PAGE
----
Beyond the Arab winter

 
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By Khaled Diab

As the Middle East stumbles perilously close to its own “world war”, seeds of change are already sprouting hopes of a better century ahead.

Tuesday 10 November 2015

The fate of the Middle East was sealed in the blood-drenched trenches of World War I.  Out of the smouldering ashes of the Ottoman empire arose dreams of national freedom which were dashed by European imperialism, post-colonial despotism and neo-colonialism.

A century on, nothing has changed and everything has changed. As these hundred years of dreams and nightmares, of illusion and disillusion, with a few measures of delusion, reach their dissolution point, what does the next century hold in store for the region?

Trying to forecast something as complex, unfathomable and random as the future is reckless at best, and a fool’s errand in these highly volatile and tumultuous times. But my intention here is not to gaze into a crystal ball. Rather, like gardeners or farmers, it is essential that we locate the blight and the weeds suffocating our societies, and identify the seeds and shoots of a better tomorrow so that we can nurture them.

In 2011, with great courage, determination and vision, millions of Arabs decided to shake their societies from their apathetic nightmarish slumber to walk the dream of equality, socioeconomic justice and dignity. Now for tens of millions that dream has become a nightmare, the gates to paradise had a hidden trapdoor down into hell.

Early talk of an “Arab Spring” has given way to gloomy reflections about the Arab winter. With all the heavy clouds hanging over our region, it looks like we’re in for seriously stormy times ahead. Iraq, Syria, Yemen and Libya have already plunged into the abyss, while numerous other countries, including my native Egypt, are wobbling on the edge of the precipice, at risk of falling off the cliff at any time.

Despite their role in destabilising the region by proxy, the Gulf states, with the exception of Bahrain, have not yet witnessed any major upheavals. However, they are far more vulnerable than they appear at first sight.

This is especially the case as the reserves of petro-dollars available to placate the population hurtle downwards with the huge drop in global oil prices, and the war in Yemen looks set to turn into a long-drawn out Vietnamesque catastrophe.

With three UN Security Council members involved militarily in Syria, even major global powers find themselves at risk of being sucked into the Middle Eastern black hole, at risk of coming to direct blows. But they feel the risk is worth it as they scramble to stake their claims in the new Middle East, as the century-old post-Ottoman regional order collapses.

Add to this the Saudi-Iran tussle, as well as the short-lived and ever-changing alliances and animosities of the other regional powers, and it is clear that the Middle East stands perilously close to being completely engulfed by its own “world war”.

Amid this gloom and doom, are there any signs of hope on the horizon?

In many parts of the Middle East, winter is actually a fertile period when water-starved, sun-drenched vegetation finally receive the sustenance they need to grow. And the region’s social and political soil is showing signs of this kind of winter growth.

Many misread the situation as a sign either of the invincible strength of authoritarian despotism or the tyrannical terror of religious fundamentalism.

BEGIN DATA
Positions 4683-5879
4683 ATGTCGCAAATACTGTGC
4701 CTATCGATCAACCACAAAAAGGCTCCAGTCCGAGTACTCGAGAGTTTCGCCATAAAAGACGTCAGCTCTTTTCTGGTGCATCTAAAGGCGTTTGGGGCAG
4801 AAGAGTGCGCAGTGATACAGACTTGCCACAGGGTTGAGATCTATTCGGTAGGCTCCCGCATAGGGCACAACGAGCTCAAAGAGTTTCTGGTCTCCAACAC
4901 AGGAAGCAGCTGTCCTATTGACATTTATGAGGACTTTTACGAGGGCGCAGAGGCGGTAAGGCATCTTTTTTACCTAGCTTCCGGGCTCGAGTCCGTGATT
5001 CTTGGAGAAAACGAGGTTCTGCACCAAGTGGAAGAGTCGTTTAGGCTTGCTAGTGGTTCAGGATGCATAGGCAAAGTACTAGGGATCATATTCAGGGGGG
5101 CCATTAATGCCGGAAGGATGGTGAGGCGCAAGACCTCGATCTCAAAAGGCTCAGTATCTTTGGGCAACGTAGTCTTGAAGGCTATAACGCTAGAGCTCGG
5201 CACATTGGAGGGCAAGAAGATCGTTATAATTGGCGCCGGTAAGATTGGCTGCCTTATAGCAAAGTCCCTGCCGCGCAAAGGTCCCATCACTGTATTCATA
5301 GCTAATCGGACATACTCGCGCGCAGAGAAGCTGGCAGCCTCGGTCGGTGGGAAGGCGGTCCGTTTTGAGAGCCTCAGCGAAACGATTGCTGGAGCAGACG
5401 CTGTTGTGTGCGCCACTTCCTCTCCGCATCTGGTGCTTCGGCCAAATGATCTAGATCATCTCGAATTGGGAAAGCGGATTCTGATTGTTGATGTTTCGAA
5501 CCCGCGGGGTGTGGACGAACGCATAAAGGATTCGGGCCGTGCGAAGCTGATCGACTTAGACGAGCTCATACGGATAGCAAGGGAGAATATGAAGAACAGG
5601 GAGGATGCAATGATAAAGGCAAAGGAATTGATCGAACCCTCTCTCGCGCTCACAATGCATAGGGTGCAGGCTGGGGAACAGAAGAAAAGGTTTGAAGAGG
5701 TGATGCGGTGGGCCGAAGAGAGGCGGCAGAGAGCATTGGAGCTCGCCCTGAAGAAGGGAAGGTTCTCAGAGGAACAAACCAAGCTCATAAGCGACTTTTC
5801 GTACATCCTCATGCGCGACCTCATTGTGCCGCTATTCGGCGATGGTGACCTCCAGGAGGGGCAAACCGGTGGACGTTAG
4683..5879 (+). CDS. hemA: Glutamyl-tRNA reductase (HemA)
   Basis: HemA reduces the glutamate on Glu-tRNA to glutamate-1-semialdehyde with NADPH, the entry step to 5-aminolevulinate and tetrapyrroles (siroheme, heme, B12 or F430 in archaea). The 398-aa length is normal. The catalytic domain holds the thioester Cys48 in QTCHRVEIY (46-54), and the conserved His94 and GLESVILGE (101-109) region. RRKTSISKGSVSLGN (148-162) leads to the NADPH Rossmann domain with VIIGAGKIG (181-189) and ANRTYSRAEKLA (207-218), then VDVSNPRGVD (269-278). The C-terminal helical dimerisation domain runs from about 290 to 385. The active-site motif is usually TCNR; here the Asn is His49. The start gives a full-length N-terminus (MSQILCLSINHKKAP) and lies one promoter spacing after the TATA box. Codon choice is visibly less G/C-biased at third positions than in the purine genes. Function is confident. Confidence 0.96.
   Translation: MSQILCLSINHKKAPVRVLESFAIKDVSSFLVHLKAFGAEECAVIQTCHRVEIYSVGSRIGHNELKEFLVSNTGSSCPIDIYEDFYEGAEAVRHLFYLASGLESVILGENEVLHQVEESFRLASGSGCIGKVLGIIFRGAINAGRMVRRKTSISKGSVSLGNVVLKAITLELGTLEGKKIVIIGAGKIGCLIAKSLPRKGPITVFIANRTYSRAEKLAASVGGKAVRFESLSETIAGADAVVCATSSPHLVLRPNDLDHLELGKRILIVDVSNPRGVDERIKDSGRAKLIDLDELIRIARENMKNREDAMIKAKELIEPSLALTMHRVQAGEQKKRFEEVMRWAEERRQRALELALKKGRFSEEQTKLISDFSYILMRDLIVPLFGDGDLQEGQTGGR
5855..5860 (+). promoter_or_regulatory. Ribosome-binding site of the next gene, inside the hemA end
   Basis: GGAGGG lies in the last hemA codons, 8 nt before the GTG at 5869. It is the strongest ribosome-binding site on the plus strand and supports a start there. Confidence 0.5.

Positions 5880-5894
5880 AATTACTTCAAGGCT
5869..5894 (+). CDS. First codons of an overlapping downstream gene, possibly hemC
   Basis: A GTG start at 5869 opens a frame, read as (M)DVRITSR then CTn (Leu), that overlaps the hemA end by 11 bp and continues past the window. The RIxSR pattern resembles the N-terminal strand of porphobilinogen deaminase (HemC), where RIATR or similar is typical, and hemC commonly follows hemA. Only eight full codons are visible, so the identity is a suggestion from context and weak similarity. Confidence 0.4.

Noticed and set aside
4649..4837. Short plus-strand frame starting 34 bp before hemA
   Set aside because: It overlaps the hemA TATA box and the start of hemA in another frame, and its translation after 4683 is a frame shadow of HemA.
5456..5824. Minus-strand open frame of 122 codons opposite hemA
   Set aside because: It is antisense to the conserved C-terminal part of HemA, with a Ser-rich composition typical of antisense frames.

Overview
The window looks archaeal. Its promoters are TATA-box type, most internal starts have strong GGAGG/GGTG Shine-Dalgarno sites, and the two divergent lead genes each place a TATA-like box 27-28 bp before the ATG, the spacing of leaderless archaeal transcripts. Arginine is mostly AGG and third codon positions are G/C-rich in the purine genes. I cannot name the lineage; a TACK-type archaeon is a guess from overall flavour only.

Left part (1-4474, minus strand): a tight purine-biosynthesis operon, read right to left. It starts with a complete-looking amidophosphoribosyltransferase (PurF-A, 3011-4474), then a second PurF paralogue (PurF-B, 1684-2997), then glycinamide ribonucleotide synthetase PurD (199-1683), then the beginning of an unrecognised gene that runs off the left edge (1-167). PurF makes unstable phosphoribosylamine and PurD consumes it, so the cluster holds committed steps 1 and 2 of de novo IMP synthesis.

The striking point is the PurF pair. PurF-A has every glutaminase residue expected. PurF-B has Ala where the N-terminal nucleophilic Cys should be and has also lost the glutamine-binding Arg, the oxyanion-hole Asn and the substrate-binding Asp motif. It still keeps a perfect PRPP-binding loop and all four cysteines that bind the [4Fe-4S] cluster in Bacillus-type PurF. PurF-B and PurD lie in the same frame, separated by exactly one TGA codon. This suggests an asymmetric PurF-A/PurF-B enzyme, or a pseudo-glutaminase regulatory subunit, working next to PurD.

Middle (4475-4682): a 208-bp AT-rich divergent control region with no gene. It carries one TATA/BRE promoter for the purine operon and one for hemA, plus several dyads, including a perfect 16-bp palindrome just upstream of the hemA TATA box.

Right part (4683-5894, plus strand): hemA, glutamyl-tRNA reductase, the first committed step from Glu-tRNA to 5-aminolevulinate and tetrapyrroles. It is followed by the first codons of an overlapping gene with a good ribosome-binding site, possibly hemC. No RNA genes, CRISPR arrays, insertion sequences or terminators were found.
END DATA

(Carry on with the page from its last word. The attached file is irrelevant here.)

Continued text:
But rather than revival, the extreme violence we are witnessing is a sign of the bloody, long-drawn death throes of three forms of despotism: that of the tyrannical Arab state, Islamist demagoguery and foreign hegemony.

Whether these deaths will result in the birth of a better Middle East will depend on whether the seeds of change currently showing early shoots will be nurtured into full blossom.

The one thing Arab regimes and Islamists alike fear the most is free thought and its expression because they can be deployed as weapons of mass disobedience. But even brutal oppression and murder have done little to arrest the proliferation of this particular WMD. Ultimately, no amount of thuggery from regimes or Islamists will force Arabs to abandon their thirst for knowledge and their hunger to speak their minds.

Despite appearances to the contrary, another area where the ground has shifted majorly is religion. The failed “Islamism is the solution” formula, as well as the bullying of fundamentalists, has convinced millions of Arabs that the relationship between religion and politics must be changed.

The rise of ISIS and the political abuse of religion by many regimes, particularly the absolutist monarchies, has driven home to many the urgent need for secularisation. If religion does not move to its rightful spheres – the private and spiritual – in the near future, then hell will have no fury like the region’s fanatics scorned.

Gender is another area where a largely unseen, sometimes underground, revolution is taking place. In numerous countries, women have had enough of being told to wait for their rights and are trying to seize them – and they have plenty of male allies too.

But for these shoots to truly blossom and bloom may require the oil era, which has been more of a curse than a blessing, to come to an end. Only then perhaps will the people of the Middle East have enough breathing space to overcome the combined yoke of domestic dictatorship and foreign hegemony and to build a borderless region of prosperity and justice.

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Follow Khaled Diab on Twitter.

This article first appeared on Al Jazeera on 2 November 2015.

 

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